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End of the Program Ceremony 😦

“You think you’re smart but you’re not!” – JT

Sofia

Sofia!!!!! I can honestly say that I probably got the closest to Sofia out of everyone I met on the trip and for that I am so thankful! When I first met her at the airport and talked to her on the shuttle ride, she was so quiet and I thought she didn’t like me. I hovered around Angie during the entire time in Seattle and didn’t give much thought to anyone else since I was scared I would have trouble making lots of friends (which soon proved to not be difficult at all). I started bonding with Sofia on the plane ride to Korea since we sat next to each other on the plane. You can’t help but become friends with someone you spent 10 hours with in a small confined place. I got to see Sofia change and grow as a person and we started hanging out more and more once we found out we were in the same class.sm-10

Most of my blog posts mention Sofia or are about an adventure I had with Sofia because we honestly became best friends seeing each other basically every day. I am thankful for Sofia since we did so many things together and we grew so close. I still talk to her every single day and we skype sometimes too. NSLI-Y would not have been the same without her and she knows it too 🙂 I can’t wait to meet up with her this summer in New York!~Best Reunion ever! ❤

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고마워 소피아!~ 사랑해!~

NSLI-Y8 Family

What is NSLI-Y8? NSLI-Y8 is the 8th group of NSLI-Y scholars to Seoul, South Korea. I was lucky enough to be apart of this amazing group of people and I could not be more thankful!~ These 49 people made my trip amazing. I didn’t have the chance to get close to everyone but I am thankful to say that I didn’t leave without talking to everyone and I was able to start a good relationship with everyone on the program. The Nsliyians on my program were honestly some of the best people I have ever met and it had to do with the combination of their awesome personalities and us sharing common characteristics like our passion and love for the Korean language and culture. Whether it be being able to text our group chat and plan fun activities or simply walking around during break and joining peoples after school plans, there was never a moment of isolation. Everyone included everyone and no cliques were formed. I am thankful for no drama!!!!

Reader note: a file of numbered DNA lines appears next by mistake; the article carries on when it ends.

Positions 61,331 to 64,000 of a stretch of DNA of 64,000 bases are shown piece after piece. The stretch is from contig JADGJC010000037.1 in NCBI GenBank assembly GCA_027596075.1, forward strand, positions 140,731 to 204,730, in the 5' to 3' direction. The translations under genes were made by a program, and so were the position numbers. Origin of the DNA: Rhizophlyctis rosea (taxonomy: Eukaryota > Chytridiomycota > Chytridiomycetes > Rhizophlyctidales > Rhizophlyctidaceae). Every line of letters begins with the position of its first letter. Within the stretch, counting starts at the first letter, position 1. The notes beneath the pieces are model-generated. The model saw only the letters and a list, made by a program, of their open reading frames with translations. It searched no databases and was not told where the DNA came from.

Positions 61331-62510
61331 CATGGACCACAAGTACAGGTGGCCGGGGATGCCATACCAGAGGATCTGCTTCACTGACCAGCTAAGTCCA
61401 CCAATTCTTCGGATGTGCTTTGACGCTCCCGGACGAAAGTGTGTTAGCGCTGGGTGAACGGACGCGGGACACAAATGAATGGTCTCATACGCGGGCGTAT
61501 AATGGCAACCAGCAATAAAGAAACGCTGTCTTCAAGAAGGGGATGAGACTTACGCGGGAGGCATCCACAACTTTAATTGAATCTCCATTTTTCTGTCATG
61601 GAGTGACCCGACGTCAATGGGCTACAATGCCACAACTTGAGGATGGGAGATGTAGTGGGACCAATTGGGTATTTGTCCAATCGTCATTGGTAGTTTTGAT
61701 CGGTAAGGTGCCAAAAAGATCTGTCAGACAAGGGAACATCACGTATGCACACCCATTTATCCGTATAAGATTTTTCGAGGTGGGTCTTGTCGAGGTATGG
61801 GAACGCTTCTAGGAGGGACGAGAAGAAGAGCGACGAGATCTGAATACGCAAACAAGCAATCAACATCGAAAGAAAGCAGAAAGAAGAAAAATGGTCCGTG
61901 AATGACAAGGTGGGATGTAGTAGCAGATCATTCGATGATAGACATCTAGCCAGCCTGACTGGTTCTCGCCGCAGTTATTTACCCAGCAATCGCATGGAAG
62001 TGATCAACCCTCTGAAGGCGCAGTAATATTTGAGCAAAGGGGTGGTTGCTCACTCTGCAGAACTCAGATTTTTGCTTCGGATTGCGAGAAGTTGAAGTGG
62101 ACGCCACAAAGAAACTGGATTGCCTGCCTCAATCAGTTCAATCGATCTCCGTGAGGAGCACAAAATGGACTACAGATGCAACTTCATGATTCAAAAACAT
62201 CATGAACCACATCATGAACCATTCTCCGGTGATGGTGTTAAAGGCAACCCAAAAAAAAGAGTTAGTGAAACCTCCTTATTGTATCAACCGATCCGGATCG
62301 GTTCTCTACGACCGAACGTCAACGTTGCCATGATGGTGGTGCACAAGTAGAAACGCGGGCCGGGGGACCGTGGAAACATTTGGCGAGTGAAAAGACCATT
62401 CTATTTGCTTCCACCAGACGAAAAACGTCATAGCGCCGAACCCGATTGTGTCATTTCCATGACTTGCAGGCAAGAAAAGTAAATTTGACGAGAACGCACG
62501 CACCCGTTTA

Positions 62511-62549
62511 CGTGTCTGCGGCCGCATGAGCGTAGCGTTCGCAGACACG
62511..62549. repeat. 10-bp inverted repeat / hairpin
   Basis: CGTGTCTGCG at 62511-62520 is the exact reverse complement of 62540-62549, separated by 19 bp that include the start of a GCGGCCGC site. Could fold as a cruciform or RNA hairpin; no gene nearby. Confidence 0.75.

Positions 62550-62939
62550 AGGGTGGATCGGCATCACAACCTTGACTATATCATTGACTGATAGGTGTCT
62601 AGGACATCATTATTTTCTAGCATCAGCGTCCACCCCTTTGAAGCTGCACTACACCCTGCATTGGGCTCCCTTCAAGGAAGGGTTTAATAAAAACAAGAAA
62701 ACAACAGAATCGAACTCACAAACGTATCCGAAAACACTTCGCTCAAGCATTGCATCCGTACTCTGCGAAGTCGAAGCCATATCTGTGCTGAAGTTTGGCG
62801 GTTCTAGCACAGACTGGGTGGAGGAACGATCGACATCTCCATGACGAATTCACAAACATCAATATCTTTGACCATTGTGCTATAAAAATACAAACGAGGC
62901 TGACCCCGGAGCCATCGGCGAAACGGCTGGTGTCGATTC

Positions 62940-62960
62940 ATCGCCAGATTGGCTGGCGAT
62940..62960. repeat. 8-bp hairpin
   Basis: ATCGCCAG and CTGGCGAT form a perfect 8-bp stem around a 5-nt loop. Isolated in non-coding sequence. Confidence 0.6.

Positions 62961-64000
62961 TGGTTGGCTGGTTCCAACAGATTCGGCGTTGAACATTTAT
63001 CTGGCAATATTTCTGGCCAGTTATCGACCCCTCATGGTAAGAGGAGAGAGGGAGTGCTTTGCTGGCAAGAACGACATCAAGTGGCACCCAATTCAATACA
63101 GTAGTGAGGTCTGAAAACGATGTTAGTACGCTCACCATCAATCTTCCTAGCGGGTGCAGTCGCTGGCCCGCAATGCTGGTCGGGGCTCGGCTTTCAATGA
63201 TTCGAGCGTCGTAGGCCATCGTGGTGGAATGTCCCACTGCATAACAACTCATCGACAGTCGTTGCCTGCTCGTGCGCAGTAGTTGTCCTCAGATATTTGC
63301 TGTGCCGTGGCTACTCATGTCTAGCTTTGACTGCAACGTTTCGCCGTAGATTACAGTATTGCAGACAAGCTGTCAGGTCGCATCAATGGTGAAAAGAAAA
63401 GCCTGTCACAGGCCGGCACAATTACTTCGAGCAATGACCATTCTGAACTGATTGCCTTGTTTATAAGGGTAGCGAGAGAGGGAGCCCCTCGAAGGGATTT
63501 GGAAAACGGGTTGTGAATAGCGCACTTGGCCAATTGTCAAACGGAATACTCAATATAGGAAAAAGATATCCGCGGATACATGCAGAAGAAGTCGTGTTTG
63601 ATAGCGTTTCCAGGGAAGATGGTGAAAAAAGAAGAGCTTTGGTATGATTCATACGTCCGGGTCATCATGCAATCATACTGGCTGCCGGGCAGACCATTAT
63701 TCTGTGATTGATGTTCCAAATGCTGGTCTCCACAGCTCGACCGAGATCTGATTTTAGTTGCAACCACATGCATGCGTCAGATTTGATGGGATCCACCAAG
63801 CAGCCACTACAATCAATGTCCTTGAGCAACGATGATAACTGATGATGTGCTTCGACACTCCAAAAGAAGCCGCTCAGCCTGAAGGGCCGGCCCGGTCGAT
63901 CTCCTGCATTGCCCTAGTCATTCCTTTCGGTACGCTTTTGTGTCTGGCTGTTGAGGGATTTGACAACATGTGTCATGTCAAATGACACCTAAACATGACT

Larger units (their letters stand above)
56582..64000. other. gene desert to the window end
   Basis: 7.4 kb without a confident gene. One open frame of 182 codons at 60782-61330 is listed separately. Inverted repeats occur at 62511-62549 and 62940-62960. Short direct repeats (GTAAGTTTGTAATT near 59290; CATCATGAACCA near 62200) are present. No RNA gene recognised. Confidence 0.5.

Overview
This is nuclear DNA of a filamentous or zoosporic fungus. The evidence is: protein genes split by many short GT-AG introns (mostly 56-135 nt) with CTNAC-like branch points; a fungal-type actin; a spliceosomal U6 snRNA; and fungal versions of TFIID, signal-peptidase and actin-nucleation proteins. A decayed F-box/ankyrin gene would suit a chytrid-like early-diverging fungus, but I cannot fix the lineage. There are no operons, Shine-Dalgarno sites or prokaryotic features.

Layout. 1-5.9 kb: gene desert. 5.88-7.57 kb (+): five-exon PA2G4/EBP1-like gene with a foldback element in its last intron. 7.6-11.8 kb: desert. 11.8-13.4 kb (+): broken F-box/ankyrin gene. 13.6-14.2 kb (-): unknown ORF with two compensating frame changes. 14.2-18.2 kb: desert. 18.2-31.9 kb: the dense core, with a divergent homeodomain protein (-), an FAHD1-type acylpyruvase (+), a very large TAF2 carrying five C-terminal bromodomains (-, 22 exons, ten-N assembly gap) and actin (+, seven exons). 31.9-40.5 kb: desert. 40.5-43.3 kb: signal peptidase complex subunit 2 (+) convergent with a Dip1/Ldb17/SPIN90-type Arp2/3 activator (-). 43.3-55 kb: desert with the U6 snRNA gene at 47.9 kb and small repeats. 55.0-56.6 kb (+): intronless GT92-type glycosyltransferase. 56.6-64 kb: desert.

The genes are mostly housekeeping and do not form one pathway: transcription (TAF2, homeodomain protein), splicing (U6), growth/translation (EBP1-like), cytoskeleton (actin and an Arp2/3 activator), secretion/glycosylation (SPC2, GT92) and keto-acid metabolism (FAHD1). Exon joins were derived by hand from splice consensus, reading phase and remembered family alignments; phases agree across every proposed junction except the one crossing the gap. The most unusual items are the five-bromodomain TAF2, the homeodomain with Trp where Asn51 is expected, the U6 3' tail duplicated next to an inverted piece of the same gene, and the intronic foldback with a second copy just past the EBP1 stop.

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Everyone worked so hard with their Korean and made the most of their time in Seoul. I was able to make so many amazing memories with spending time with my NSLI-Y8 family!~